Elon Musk Predicts A ‘Universal High Income’ As Jobs Are Phased Out And Employment Becomes Obsolete — It’ll Be ‘Somewhat Of An Equalizer’

Elon Musk made some striking predictions about the impact of artificial intelligence (AI) on jobs and income at the inaugural AI Safety Summit in the U.K. in November.

The serial entrepreneur and CEO painted a utopian vision where AI renders traditional employment obsolete but provides an “age of abundance” through a system of “universal high income.”

“It’s hard to say exactly what that moment is, but there will come a point where no job is needed,” Musk told U.K. Prime Minister Rishi Sunak. “You can have a job if you want to have a job or sort of personal satisfaction, but the AI will be able to do everything.”

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While admitting this prospect may not make “people comfortable,” Musk seemed optimistic about what he termed a “protopian” AI-driven future.

“I think everyone will have access to this magic genie, and you’re able to ask any question. It’ll be certainly bigger for education. It’ll be the best tutor,” he said. “And there will be no shortage of goods and services. It will be an age of abundance.”

Musk’s concept of “universal high income” appears to be an evolution of the universal basic income (UBI) idea supported by other tech leaders like Sam Altman.

“We won’t have universal basic income. We’ll have universal high income,” Musk said, though he did not explicitly define the difference. “In some sense, it’ll be somewhat of a leveler, an equalizer.” It’s worth noting this isn’t the first time Musk addressed the topic. In 2018, he posted on X: “Universal income will be necessary over time if AI takes over most human jobs.”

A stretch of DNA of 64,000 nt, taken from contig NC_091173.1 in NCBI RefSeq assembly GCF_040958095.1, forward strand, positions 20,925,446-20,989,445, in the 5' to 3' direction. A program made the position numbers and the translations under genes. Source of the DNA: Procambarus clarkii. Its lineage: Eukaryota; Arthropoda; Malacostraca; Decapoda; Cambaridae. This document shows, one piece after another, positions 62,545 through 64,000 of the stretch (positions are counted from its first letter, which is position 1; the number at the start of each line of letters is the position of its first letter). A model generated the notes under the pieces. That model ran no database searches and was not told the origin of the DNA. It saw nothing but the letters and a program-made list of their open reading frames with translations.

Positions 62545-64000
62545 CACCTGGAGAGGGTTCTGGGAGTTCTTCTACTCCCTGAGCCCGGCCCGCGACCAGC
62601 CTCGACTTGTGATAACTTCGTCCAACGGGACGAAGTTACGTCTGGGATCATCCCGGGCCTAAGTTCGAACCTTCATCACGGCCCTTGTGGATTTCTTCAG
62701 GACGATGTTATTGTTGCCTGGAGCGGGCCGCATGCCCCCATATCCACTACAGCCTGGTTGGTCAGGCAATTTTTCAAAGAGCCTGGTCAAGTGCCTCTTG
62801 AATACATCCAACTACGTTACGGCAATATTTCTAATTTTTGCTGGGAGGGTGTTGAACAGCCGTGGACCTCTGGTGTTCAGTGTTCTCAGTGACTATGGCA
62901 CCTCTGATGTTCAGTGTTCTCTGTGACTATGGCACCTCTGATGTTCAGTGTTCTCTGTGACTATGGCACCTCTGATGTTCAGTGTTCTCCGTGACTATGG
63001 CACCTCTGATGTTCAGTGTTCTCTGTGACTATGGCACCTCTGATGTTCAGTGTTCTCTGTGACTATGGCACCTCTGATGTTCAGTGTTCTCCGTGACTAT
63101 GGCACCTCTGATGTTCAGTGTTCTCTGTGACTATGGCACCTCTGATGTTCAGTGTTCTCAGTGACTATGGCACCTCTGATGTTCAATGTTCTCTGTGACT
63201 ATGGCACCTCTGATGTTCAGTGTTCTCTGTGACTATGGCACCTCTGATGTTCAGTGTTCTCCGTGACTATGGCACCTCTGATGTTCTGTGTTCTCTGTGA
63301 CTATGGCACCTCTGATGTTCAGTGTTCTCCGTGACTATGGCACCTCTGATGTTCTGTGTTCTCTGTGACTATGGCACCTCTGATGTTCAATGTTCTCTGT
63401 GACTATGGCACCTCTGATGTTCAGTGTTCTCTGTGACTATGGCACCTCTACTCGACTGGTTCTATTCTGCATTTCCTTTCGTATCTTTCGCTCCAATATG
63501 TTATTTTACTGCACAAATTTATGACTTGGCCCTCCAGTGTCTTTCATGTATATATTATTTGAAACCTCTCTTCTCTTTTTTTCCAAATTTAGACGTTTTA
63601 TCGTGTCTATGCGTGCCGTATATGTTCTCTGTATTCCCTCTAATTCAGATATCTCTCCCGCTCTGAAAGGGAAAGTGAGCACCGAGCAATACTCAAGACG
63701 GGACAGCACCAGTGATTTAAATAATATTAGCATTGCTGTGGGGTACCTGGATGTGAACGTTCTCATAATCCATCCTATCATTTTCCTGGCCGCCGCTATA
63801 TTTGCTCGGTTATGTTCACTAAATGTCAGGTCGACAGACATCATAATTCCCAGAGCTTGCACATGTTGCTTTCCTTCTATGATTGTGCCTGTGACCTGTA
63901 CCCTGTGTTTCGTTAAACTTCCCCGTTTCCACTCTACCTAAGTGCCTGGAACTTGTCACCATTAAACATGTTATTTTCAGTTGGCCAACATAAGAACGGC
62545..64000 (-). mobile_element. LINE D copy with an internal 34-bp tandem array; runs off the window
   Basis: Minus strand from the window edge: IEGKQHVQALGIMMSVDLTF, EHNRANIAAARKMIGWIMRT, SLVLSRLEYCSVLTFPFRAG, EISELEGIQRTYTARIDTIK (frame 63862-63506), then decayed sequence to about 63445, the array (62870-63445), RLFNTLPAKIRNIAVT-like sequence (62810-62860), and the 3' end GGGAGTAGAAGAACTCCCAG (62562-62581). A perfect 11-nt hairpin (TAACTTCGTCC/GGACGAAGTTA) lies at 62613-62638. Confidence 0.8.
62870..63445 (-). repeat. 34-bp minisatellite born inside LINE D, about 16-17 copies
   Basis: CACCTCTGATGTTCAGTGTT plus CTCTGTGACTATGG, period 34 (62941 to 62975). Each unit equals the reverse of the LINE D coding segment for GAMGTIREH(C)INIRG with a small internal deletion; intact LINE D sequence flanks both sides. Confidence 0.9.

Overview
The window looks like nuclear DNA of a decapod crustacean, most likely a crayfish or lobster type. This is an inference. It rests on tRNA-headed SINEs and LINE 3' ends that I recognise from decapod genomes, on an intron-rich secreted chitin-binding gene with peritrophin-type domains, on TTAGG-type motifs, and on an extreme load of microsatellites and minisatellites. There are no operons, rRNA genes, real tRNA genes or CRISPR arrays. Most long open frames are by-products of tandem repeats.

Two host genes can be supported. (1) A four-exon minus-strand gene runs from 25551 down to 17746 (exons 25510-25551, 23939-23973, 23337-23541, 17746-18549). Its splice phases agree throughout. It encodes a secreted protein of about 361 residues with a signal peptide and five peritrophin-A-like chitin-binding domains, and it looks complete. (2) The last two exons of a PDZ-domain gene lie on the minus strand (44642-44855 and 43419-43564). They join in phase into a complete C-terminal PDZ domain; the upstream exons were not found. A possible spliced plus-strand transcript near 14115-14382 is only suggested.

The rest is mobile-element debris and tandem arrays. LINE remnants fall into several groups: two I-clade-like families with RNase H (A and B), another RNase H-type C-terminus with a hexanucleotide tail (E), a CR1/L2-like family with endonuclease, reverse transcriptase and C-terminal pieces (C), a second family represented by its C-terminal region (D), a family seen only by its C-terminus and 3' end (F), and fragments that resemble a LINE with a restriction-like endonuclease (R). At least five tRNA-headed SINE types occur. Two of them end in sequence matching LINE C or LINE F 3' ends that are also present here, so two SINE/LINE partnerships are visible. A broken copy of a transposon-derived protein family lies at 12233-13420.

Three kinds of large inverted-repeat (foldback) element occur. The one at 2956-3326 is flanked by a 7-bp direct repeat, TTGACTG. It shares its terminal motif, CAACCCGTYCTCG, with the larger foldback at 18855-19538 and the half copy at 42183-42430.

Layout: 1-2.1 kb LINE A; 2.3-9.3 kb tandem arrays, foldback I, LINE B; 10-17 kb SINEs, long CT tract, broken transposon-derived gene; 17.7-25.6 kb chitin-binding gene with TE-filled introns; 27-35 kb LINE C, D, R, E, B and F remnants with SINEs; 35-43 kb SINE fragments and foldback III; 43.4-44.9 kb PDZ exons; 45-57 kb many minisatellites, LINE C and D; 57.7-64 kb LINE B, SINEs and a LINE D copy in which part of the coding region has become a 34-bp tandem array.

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This vision aligns with the recent discussions and experiments around universal basic income, especially in light of the success of the expanded child tax credit in 2021. The temporary increase and changes in the distribution of the tax credit demonstrated how direct cash payments could lift millions out of poverty without reducing their participation in the workforce. The example of the child tax credit expansion, which lifted 3.7 million children out of poverty by December 2021, supports the idea that a well-designed system of cash assistance can positively impact society without encouraging a departure from the labor market.

No country has introduced a universal basic income sufficient for essential needs, but the U.S. has seen glimpses of its potential benefits through initiatives like the Alaska Permanent Fund Dividend and the positive impacts of the child tax credit expansion. These examples provide empirical evidence supporting Musk’s vision, where a system of “universal high income” could ensure that no one falls below a certain income floor, addressing poverty and inequality in an age where AI may transform traditional employment.

Musk’s positive outlook contrasts with recent critiques of universal basic income, yet it builds on the empirical evidence from past initiatives like the child tax credit and the Alaska dividend. Whether Musk’s AI-driven “universal high-income” utopia or a dystopia of mass unemployment comes to pass remains to be seen.

But his comments, alongside the evidence from recent universal basic income-related policies, highlight intense debates around automation’s economic impacts. “It’s hard to say exactly what that moment is,” Musk said, indicating that the world may need to prepare for a radical redefining of work, supported by policies that ensure economic stability and social well-being in the face of technological advancements.

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